Architects generally play three distinct roles in the construction process: (1) agent of the owner, (2) independent contractor and (3) arbiter. An architect serves as an arbiter to settle differences between the owner and contractor over the course of a construction project. Typically, the architect will serve as an arbiter only to the extent provided by the construction contract documents.
Efficient Dispute Resolution
Construction projects often involve the interaction of a variety of industry participants. Quite frequently, individuals spanning numerous disciplines are required to work together over extended periods of time. As a result, the contracts governing such projects often contain provisions that are subject to many differing interpretations.
In order to ensure the timely and efficient completion of a project, the construction industry has long recognized the need for an informed decision-maker to quickly and effectively resolve disputes that arise during construction.
AIA Standard Form Agreements
Many construction contracts grant the architect the initial authority to interpret contract documents in the event that a dispute arises between parties to the contract. For example, the American Institute of Architects (AIA) sells standard forms that designate the architect as the initial arbiter of disputes between the owner and the contractor, including Document A201 ("General Conditions of the Contract for Construction") and Document B141 ("Standard Form of Agreement Between Owner and Architect"). These are among the most widely used and accepted construction documents in the industry.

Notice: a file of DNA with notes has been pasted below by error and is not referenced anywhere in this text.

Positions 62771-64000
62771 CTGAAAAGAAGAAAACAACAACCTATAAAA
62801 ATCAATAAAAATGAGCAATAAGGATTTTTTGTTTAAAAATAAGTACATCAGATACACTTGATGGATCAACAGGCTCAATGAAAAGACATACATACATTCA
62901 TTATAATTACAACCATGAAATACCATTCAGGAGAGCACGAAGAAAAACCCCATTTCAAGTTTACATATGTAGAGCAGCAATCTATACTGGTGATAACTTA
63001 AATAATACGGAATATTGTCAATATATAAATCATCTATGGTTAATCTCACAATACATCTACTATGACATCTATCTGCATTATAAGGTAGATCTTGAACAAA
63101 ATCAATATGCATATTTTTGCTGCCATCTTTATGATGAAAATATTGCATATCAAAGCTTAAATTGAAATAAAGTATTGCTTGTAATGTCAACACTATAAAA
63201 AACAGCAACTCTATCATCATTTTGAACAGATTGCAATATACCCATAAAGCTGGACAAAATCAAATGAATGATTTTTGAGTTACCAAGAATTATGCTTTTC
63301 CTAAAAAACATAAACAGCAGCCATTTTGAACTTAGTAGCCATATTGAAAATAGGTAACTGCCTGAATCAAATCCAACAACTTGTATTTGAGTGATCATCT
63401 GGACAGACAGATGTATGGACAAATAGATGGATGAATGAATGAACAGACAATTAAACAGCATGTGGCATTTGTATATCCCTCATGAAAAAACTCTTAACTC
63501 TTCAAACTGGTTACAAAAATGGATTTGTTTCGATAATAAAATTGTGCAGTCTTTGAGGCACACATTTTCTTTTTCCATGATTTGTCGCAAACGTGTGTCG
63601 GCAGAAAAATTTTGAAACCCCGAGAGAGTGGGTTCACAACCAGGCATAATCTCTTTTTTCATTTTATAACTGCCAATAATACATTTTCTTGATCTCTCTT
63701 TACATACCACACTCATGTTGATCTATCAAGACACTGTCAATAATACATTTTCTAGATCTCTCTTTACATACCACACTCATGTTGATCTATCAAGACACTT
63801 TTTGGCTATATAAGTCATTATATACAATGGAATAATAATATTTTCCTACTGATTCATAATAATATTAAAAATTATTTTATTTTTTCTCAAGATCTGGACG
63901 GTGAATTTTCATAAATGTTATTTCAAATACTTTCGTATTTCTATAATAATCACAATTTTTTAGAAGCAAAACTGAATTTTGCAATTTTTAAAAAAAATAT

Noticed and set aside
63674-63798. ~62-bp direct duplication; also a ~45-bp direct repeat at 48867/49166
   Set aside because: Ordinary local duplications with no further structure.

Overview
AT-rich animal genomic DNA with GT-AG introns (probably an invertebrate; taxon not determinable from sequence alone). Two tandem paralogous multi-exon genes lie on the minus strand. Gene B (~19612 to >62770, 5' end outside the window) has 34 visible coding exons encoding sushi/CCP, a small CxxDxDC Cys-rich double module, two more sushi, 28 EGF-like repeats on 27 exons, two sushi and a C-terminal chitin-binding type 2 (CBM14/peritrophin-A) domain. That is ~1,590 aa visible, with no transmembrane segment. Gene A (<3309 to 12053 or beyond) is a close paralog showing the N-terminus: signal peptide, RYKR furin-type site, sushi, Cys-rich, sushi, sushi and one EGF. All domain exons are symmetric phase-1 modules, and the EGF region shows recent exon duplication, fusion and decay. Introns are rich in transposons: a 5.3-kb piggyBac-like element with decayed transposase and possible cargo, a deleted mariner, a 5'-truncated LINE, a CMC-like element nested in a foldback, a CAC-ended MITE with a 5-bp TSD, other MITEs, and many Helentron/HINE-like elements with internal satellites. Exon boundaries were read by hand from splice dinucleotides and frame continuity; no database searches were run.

In fact, the AIA sells between 300,000 to 400,000 copies of the A201 per year. Further, the AIA estimates that, for every document sold, at least nine illegal copies are reproduced. Even those parties that do not use the AIA documents in their entirety often use the forms as guides when drafting contracts.
After the architect reviews the parties' respective claims, the architect will make a final decision that is binding upon the parties. Pursuant to the architect's authority to settle disputes and in the interest of reaching a timely compromise between parties without the delay and expense of courtroom proceedings, courts generally do not allow opposing owners and contractors to arbitrate or litigate a claim until the architect has rendered a final decision on the matter. Even in cases where the architect's decision is unacceptable to either party, the AIA standard forms call for formal mediation, and for arbitration if the mediation is unsuccessful.
Failure to Comply with Architect's Decision
In general, the attempt by one of the parties to avoid or ignore the architect's authority as decision-maker could limit the availability of alternative legal remedies. For example, a contractor (or less commonly an owner) who ignores the architect's dispute resolution authority under the AIA scheme may encounter difficulties in subsequent attempts to pursue a legal claim.
Potential Conflict of Interest
Although architects possess the necessary technical expertise to render informed decisions in a timely fashion, there are concerns that potential conflicts of interest might arise, making it difficult for architects to resolve disputes in a fully neutral and independent fashion. For example, because the architect is typically paid by the owner and performs numerous tasks as the owner's agent, the architect might be unfairly biased in favor of the owner. In addition, the architect is often asked to evaluate the sufficiency, accuracy and adequacy of the architect's own plans and specifications.
AIA Code of Ethics and Professional Conduct
Despite these potential conflicts of interest, the AIA Code of Ethics and Professional Conduct deems it a violation for one of its members to render anything other than an impartial decision when acting as an independent arbiter. Therefore, an architect may face disciplinary action in for failing to act in an impartial manner when serving as an arbiter of disputes.